At the Frankfurt airport you get off the plane by walking down stairs they bring to the back of the plane. Then you get on a bus which takes you to the terminal. Since my bassoon and guitar were gate checked they put them on the ground outside the plane for you to take on the bus with you to the terminal. I didn’t notice my instruments until the bus was driving away. They brought them to the luggage claim for me.
One of the hardest parts of this whole trip was getting all of our bags and car seats and musical instruments and stroller and babies through the door to see LOML. We got 2 of those little cart things and piled them HIGH. Joy pushed one. I pushed one and pulled the stroller. Or some combination like that.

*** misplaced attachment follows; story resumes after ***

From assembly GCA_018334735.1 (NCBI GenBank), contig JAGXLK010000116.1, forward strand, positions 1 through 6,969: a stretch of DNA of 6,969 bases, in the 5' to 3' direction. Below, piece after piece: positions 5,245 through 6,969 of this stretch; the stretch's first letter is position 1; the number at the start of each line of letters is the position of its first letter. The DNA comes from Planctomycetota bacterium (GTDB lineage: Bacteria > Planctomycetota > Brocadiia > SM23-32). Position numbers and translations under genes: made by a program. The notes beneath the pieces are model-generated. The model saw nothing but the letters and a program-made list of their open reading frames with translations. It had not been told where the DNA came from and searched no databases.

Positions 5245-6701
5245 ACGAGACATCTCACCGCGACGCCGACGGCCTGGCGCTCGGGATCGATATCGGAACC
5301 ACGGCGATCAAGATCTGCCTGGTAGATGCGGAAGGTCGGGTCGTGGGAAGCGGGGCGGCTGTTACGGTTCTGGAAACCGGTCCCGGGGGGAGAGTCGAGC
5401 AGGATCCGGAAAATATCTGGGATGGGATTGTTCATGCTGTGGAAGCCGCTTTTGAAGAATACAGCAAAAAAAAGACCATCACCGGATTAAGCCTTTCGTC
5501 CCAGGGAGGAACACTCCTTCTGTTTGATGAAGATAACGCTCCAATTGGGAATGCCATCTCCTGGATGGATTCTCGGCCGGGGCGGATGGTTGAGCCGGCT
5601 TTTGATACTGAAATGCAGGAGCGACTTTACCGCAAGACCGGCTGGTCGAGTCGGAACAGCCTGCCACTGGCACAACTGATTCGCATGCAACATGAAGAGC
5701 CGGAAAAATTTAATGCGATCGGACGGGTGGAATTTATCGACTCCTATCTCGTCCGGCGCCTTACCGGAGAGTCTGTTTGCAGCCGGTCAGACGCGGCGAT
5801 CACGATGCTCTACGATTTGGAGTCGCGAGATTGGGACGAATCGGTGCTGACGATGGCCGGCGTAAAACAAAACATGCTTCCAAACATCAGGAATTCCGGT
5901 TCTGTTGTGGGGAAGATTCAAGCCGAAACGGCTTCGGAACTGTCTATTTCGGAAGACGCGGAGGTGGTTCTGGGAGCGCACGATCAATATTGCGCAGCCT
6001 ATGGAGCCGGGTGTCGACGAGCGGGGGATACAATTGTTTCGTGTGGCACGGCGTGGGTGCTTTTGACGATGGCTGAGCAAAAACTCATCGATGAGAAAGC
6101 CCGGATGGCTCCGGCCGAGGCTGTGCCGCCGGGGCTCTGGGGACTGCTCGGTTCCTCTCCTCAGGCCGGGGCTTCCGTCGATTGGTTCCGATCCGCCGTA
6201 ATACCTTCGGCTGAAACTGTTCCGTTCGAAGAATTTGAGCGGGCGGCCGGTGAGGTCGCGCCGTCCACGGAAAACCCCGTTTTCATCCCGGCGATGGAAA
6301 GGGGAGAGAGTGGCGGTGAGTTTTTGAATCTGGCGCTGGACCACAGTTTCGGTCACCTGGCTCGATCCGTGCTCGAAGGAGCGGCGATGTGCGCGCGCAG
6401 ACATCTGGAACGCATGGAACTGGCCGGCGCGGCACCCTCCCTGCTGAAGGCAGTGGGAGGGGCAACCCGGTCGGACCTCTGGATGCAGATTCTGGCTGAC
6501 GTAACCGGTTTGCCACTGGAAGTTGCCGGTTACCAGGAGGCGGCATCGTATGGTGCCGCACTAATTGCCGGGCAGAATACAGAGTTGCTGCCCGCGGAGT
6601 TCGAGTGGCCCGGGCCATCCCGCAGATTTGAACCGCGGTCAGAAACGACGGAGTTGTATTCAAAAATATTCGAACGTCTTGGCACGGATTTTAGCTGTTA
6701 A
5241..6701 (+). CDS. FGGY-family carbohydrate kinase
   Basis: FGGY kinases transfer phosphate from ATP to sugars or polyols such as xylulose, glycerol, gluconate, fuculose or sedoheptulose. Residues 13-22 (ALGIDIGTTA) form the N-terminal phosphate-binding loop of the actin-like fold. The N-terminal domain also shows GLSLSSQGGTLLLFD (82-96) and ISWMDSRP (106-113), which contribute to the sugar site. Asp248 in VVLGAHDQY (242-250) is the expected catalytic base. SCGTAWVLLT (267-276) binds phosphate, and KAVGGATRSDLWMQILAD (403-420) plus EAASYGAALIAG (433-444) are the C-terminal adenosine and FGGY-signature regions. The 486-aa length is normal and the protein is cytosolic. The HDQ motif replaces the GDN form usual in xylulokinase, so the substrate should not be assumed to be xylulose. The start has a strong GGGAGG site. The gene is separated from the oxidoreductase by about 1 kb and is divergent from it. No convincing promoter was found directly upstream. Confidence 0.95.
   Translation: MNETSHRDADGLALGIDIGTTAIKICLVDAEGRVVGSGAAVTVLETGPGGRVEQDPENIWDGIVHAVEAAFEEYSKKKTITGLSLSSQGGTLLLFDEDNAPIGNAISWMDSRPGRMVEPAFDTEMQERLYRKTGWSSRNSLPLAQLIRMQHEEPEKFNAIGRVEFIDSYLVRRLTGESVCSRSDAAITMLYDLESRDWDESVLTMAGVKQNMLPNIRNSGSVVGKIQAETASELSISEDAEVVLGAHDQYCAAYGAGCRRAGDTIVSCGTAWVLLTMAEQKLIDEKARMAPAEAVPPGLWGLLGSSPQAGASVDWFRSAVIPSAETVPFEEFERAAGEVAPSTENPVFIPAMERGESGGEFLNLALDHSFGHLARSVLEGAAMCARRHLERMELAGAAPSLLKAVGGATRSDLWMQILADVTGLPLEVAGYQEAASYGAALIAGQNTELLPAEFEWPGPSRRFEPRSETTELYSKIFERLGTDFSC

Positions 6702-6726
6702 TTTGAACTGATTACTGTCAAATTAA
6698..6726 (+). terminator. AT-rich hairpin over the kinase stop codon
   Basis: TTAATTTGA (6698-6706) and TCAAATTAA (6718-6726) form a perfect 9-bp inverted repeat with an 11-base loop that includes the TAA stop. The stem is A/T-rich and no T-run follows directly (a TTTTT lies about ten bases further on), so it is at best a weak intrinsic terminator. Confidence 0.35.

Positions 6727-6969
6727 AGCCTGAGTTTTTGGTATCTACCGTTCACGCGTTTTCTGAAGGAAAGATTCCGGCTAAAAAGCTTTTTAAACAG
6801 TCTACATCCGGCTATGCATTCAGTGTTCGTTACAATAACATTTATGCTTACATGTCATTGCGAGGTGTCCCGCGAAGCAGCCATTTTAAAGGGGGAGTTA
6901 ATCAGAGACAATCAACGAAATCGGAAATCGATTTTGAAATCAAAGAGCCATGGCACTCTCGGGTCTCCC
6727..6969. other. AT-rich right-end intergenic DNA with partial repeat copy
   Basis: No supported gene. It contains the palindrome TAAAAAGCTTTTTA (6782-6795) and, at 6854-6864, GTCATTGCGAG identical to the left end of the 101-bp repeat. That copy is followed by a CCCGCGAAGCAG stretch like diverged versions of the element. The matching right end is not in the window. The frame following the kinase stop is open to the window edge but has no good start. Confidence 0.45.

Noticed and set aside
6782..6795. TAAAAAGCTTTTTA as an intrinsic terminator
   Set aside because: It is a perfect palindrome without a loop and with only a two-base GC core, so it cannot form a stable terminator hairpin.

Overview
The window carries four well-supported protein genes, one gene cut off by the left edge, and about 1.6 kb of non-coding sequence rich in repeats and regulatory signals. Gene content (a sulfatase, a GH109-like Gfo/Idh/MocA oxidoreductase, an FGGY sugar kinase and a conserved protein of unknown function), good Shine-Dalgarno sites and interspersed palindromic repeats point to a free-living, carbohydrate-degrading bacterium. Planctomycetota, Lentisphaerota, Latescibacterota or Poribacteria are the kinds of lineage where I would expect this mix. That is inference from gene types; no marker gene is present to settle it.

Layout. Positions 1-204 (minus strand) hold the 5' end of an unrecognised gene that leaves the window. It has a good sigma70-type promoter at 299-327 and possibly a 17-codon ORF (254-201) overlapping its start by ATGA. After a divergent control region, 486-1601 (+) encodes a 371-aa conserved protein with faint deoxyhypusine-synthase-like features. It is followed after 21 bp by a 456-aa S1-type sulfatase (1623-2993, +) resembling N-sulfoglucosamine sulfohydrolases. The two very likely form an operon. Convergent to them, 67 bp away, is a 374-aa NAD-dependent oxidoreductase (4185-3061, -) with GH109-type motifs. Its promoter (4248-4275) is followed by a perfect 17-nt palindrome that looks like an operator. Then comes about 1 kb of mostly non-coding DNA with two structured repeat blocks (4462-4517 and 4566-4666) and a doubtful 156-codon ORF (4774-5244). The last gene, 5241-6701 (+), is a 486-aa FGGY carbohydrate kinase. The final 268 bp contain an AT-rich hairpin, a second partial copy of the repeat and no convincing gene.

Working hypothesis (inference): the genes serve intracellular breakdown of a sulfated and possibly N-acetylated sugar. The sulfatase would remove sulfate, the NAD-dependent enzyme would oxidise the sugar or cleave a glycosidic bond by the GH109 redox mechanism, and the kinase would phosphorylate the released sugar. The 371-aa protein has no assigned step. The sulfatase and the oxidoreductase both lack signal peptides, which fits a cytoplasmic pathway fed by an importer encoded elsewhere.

We made it through the door and saw LOML. It was the best. Unfortunately, children do not allow for picture perfect romantic reunions in airports. One of the first things LOML said to me was that I smelled like vomit. And then Joy and I had to go find a bathroom to change the kids because at least one was stinky. : ) The life of a parent — never stops.
We made it to Germany. We were reunited with LOML and our family was back together. We were tired, a little smelly, but happy.